D-Day and Post Traumatic Stress Disorder
May 1944 Southern England 2,876,000 Allied troops, 4,000 American, British, and Canadian ships, and more than 1,200 planes lay in wait while enduring what had become perhaps the wettest month in the History of the island.
If like me and you are anywhere between sixty and eighty years of age, the chances are that your father was part of this rain-soaked contingent of courageous men, most of who had no idea what lay ahead.
The embarkation date June 4th finally arrived, everyone clambered up the rope ladders onto their waiting troop carriers.
It was as one trooper called it “organised chaos,” furthermore the rain was falling in torrents, and all once onboard endure incredible sea swells, lifting the carriers at times completely out of the churning sea.
The upper decks although cold was the best place to be, those confined below decks were not faring well, the stench was disgusting and the mood, although lifted at times by the song of a comrade, was not in the best of shape.
They would all suffer in silence for many hours, then, just as they became somewhat accustomed to these hideous conditions all were dragged back to above decks and sent back to their units landslide, where they would all return to the drudgery of waiting for who knows what.
As we now know, the original staging date was postponed due to bad weather; they would have to wait for another 48 hours.
June 6th midnight, “D Day”.
In the darkness, once again the young troops made their way to there designated troopship. By the end of the day, a day to be named as “the longest day,” 209,000 of them would be either dead, missing or injured. Furthermore, a further 16,714 allied airforce personnel would also perish. In all, a total of 425,000 allied and German troops would be either dead, wounded or missing.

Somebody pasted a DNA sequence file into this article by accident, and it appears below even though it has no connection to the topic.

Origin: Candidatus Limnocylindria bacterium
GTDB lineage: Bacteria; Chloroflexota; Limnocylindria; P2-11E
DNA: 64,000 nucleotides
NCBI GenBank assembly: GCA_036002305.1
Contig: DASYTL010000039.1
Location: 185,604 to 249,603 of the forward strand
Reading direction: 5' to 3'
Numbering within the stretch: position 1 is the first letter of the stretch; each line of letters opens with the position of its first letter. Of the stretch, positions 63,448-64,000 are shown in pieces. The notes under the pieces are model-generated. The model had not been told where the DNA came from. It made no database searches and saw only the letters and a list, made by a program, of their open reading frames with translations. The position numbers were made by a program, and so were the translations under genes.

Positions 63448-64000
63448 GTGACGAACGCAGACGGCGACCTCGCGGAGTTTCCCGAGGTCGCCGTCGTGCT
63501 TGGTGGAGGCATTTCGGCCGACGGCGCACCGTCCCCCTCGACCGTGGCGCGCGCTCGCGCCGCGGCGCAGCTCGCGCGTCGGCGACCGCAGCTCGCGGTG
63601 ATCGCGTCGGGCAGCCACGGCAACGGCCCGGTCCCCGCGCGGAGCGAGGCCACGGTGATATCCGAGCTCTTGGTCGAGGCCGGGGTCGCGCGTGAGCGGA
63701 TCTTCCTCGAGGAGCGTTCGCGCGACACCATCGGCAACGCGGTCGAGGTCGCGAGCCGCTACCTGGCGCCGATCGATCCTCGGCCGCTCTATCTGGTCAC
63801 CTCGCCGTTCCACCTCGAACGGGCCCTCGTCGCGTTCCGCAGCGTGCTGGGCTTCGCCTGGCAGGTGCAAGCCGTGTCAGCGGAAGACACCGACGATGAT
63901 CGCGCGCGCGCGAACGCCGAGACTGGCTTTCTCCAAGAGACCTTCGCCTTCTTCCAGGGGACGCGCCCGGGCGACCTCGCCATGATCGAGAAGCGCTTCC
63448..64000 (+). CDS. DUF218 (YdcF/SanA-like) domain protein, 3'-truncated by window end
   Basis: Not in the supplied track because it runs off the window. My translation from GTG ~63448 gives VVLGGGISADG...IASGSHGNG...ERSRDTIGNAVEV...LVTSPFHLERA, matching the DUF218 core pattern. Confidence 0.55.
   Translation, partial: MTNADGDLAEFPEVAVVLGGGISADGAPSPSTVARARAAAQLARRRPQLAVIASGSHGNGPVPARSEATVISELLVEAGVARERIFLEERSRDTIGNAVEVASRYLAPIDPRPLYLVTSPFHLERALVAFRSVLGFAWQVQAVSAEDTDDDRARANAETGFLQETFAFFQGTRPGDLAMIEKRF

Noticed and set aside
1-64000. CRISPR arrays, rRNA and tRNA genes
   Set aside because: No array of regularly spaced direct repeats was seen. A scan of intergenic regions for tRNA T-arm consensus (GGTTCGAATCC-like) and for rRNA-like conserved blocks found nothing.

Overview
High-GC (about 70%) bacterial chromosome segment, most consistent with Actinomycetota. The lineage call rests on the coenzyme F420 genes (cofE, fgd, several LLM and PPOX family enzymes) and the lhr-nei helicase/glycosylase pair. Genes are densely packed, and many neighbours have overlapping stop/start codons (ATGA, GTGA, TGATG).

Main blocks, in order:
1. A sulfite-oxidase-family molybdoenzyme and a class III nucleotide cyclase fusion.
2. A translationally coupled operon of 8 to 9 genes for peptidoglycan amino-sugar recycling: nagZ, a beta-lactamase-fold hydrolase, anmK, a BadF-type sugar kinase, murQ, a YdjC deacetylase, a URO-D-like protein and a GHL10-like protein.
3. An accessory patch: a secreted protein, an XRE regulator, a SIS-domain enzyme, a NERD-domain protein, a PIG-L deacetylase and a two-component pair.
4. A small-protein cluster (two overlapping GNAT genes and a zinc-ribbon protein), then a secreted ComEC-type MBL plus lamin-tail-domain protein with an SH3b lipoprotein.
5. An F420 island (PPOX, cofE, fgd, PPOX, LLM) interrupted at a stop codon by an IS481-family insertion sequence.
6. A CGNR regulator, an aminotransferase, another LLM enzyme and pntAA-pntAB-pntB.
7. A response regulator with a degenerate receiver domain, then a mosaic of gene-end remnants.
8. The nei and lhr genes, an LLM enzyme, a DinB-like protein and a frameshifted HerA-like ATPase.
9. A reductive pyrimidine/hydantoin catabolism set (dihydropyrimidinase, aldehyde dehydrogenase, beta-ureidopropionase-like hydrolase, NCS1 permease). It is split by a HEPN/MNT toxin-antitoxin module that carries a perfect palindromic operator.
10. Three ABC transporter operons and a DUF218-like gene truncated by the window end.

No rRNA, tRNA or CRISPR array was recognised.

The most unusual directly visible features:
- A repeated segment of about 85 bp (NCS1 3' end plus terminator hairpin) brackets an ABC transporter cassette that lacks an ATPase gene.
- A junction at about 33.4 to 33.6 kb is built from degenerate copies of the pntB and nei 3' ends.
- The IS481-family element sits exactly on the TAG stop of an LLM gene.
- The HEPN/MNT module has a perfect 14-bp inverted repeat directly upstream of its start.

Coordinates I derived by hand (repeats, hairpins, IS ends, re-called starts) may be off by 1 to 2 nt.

The seas of Normandy on that day turned a bloody crimson; it was a hell on earth, etched into the minds of all involved.
It would take until June 21st a full 15 days later to link all five landing zones, Utah, Omaha, Gold, Juno, and Sword. Many more would perish some of them as young as 18 years of age, who just six months ago were still in school.
Authors note: If you know someone who you believe is suffering from Post-traumatic stress disorder or as it is sometimes known as PTSD you can find a list of organisations which specialize in the treatment of this chronic disorder, just follow the link below.
Credits: Originally written by Steve Simmonds for our sister website below.
D Day Remembrance Post Traumatic Stress Disorder Treatment. https://www.gbnhub.com/single-post/D-Day-Remembrance-Post-Traumatic-Stress-Disorder-Treatment